She found a small book on her way to the mountains in a used bookstore, The Long Road Turns to Joy: A Guide to Walking Meditation by Thich Nhat Hanh, a Vietnamese Buddhist monk. It advocates walking in the practice of mindfulness, using each step to ground yourself in place and fully embrace the present moment. Here is the opening poem:
“I have arrived
I am home
in the here
in the now
I am solid
I am free
in the ultimate
The Smokies are my second home, where I ground each step in the present to dwell free and solid in these mountains, the ultimate place for me. With mindful tread, I begin Grassy Branch Trail.
Grassy Branch is also named for a stream…two of them. The trail’s midsection climbs a finger ridge of Richland Mountain between Upper Grassy Branch and Lower Grassy Branch. These two along with Hunter Creek and flow from Icewater Spring converge into Kephart Prong.
The trail zigzags its way 1,800 feet upslope to Dry Sluice Gap Trail in 2.5 miles. Recent work rerouted a section of the lower trail resulting in an exceptional walking surface and well-set stonework reinforcing some of the steeper switchbacks. Small “Trail” signs with an arrow at either end of the new section were placed to deter people from taking the old route, and Mother Nature’s quick reclamation has rendered them all but useless. I stand a minute trying to determine a reason for the first sign. At the second one, I deduce the purpose yet see no further need for them. Nothing resembling a working trail on the old route appears evident.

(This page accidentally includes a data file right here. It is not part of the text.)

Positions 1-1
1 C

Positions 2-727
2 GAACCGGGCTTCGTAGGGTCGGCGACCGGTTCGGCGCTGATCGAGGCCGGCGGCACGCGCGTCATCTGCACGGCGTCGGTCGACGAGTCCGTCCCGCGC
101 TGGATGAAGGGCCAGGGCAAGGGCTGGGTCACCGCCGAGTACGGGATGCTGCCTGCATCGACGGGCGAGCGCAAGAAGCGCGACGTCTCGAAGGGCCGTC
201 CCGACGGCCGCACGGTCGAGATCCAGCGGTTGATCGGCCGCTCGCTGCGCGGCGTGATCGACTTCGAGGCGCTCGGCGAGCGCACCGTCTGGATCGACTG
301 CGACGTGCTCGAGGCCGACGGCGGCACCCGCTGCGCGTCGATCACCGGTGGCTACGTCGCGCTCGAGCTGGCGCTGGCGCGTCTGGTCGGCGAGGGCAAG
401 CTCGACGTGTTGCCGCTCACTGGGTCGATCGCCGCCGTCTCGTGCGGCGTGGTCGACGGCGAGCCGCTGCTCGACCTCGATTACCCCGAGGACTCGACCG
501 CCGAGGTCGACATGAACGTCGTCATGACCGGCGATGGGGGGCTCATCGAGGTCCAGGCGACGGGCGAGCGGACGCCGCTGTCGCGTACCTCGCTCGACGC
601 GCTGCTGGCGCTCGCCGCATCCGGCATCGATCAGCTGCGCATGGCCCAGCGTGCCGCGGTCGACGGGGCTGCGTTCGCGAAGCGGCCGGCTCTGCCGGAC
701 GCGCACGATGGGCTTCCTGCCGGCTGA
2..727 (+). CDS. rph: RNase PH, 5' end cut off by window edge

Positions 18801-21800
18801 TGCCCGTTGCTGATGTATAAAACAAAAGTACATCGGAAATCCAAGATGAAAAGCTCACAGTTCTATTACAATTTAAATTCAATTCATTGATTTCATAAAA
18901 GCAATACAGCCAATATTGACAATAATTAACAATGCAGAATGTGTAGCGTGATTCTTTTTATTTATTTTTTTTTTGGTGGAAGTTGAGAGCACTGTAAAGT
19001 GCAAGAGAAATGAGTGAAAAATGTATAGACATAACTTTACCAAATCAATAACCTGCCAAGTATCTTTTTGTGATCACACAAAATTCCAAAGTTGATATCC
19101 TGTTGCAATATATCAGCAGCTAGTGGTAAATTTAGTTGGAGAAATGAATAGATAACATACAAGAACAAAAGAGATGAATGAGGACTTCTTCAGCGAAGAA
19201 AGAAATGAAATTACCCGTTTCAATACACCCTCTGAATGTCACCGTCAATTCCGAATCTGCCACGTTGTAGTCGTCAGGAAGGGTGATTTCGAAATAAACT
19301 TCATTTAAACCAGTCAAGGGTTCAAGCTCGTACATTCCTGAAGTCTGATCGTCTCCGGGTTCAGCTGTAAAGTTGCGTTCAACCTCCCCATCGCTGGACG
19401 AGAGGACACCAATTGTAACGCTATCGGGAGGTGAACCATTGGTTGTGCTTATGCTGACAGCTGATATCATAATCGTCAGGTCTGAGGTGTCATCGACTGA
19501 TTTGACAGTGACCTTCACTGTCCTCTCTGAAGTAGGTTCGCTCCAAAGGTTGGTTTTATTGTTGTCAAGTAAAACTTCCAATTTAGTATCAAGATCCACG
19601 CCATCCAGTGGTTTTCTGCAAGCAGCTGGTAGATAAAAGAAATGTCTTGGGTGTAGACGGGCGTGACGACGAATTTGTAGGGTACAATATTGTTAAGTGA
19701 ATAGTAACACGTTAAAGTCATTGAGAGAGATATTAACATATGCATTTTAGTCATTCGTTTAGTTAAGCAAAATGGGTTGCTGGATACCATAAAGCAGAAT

Following streams for the lower third, Grassy Branch Trail stays within a rich cove forest boasting early May wildflowers. Large White Trilliums (Trillium grandiflorum) are in their rose-colored phase, and massive clumps of Umbrella Leaf (Diphylleia cymosa) stake a claim in each seep or stream. After crossing Lower Grassy Branch, the trail cuts along a western slope of Mountain Laurel, Trailing Arbutus, Galax, and blueberries on mossy banks. A view into the valley below reveals distant flowers of Fraser Magnolia, identifiable from their size, and Downy Serviceberry. Cool shade of a rhododendron tunnel provides relief from the sun and rapidly warming temperature.
Soon the trail rounds to an eastern slope and passes through a grassy woodland of young birch and beech trees beginning to break bud with sprigs of Witch Hobble in flower plus Thyme-leaved Bluet, Common Blue Violet, Hayscented Fern, and Spring Beauty. Red Spruce enters the mix with sidekicks Skunk Goldenrod and Rugel’s Ragwort in tow. Near the top, leafy spirals of False Hellebore are sprinkled among thick stands of Tassel Rue (Trautvetteria caroliniensis) in a wet area. Rising through one final gauntlet of Mountain Laurel, Grassy Branch ends where Dry Sluice Gap Trail begins its precipitous decent.